Schomberg, 2013, p. 54). According to the international community

the State is the main subject which has primary responsibility

for the protection of human rights in the face of threats from

technoscience (Francioni, 2007), including the responsibility to

ensure respect for human rights by business enterprises (Weschka,

2006, p. 654). Beside States, the individual has become a subject of

international law as a holder of rights (e.g. human rights) and duties

(e.g. the duty to respect human rights with regard to transnational

corporations), which means that the individual can both claim

violations to his/her own rights by the State through supranational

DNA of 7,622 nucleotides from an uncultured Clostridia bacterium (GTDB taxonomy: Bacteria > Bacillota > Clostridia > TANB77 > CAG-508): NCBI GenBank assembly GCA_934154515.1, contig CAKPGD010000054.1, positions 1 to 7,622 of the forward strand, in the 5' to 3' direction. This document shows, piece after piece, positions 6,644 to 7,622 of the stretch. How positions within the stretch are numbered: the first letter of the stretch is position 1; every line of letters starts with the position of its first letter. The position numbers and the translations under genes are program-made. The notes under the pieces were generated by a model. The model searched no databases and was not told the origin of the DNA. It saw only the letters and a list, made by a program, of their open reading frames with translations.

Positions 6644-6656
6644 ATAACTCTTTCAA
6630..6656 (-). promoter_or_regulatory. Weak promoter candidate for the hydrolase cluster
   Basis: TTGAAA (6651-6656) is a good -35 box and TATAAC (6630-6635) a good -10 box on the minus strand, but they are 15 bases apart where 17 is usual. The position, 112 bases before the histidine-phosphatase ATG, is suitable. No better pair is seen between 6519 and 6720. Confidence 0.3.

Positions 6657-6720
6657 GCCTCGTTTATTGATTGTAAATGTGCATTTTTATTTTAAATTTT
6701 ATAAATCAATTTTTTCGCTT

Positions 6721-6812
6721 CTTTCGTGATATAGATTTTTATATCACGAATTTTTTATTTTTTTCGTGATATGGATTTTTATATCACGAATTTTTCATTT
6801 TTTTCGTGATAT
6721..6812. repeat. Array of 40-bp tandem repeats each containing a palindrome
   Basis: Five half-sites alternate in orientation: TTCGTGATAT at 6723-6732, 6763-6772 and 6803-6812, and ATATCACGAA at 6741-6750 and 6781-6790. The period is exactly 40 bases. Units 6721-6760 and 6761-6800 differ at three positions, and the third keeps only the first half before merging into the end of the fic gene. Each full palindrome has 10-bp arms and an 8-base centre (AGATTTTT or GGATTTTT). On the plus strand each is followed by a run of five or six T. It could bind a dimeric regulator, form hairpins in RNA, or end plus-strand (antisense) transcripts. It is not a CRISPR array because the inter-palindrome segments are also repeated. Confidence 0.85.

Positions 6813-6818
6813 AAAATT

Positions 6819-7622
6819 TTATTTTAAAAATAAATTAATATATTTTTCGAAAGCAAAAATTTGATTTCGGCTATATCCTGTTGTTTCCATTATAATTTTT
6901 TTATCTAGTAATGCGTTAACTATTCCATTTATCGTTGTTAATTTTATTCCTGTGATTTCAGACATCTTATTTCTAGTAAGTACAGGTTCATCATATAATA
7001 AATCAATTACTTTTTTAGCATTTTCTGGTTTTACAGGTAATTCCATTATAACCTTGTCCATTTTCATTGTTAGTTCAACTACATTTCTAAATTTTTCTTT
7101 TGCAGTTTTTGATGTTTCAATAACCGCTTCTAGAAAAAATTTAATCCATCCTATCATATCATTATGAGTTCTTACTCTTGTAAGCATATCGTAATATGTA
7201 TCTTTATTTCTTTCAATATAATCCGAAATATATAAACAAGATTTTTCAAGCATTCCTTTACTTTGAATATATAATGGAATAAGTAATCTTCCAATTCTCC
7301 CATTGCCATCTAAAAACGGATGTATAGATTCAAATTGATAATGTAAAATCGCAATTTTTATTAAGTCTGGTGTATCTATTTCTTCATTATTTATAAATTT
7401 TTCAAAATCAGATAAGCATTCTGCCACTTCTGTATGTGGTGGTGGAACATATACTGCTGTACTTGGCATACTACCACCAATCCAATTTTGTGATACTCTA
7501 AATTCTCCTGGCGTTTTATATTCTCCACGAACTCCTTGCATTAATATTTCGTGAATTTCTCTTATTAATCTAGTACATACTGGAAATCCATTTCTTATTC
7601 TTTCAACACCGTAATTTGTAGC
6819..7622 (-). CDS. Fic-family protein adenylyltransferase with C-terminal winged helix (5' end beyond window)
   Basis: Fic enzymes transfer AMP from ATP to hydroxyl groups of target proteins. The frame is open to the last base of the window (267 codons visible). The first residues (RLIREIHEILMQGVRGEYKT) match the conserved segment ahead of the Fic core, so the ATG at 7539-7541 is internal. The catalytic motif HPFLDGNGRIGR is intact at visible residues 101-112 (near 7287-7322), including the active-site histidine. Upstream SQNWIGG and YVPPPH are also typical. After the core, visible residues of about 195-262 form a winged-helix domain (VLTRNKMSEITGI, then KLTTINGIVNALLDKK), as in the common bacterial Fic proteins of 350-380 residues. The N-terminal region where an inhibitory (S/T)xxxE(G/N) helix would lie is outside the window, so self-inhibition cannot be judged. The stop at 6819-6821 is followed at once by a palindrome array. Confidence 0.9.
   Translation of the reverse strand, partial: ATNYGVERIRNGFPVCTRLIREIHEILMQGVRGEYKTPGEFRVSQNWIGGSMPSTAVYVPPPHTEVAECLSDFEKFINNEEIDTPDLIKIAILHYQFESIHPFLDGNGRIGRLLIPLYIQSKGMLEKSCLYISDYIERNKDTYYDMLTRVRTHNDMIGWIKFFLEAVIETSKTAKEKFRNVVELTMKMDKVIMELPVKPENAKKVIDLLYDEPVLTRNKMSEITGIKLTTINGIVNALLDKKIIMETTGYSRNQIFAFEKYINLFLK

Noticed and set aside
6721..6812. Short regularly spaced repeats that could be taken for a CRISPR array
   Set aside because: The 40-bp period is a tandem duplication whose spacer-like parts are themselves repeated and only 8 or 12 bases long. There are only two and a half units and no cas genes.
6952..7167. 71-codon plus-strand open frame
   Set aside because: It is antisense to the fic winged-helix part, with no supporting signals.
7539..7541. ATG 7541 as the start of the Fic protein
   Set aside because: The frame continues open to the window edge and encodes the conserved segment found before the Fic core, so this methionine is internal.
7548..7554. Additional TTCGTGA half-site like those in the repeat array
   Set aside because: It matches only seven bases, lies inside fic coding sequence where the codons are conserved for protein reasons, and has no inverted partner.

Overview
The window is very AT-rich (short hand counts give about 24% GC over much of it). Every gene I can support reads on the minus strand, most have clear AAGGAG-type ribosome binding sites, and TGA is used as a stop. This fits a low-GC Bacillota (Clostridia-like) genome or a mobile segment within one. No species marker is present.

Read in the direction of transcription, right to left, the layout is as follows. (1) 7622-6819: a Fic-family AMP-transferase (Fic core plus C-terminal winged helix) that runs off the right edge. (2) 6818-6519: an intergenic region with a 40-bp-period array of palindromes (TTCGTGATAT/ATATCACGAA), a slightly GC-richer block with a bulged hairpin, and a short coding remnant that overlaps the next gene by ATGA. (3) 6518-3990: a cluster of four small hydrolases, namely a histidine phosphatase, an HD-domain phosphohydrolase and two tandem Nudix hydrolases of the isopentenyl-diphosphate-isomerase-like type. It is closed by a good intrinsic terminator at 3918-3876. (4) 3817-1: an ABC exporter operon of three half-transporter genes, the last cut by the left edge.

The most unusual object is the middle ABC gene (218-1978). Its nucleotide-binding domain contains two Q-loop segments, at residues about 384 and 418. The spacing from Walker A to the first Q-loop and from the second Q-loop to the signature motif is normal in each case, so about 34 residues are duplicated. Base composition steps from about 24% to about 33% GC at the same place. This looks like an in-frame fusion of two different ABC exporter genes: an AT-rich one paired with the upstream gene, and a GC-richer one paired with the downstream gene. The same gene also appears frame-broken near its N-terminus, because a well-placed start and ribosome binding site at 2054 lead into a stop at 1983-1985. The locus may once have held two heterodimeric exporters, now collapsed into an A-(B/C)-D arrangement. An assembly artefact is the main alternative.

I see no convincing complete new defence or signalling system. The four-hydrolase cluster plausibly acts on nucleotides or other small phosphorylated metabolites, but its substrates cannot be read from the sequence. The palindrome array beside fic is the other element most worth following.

courts (e.g. the European Court of Human Rights) and, in certain

cases, be called on to answer for their own violations (e.g. with

regard to international crimes before the International Penal Court

either in the case of transnational corporations having assumed

special self-obligations to a code of conduct, or through third-

party certification arrangements) (Pariotti, 2007, 2013). It is in

this legal framework that we must understand the phenomenon of

technoscientific development, its limits and its latent threats to the

human being. Thus the emergence of clear State responsibility in

the question of research and development (R&D) can be deemed

an acquired result of the international framework, whose path can

be seen as a succession of steps towards the complete affirmation

of human rights law in this matter and should be considered a

phenomenon still in progress.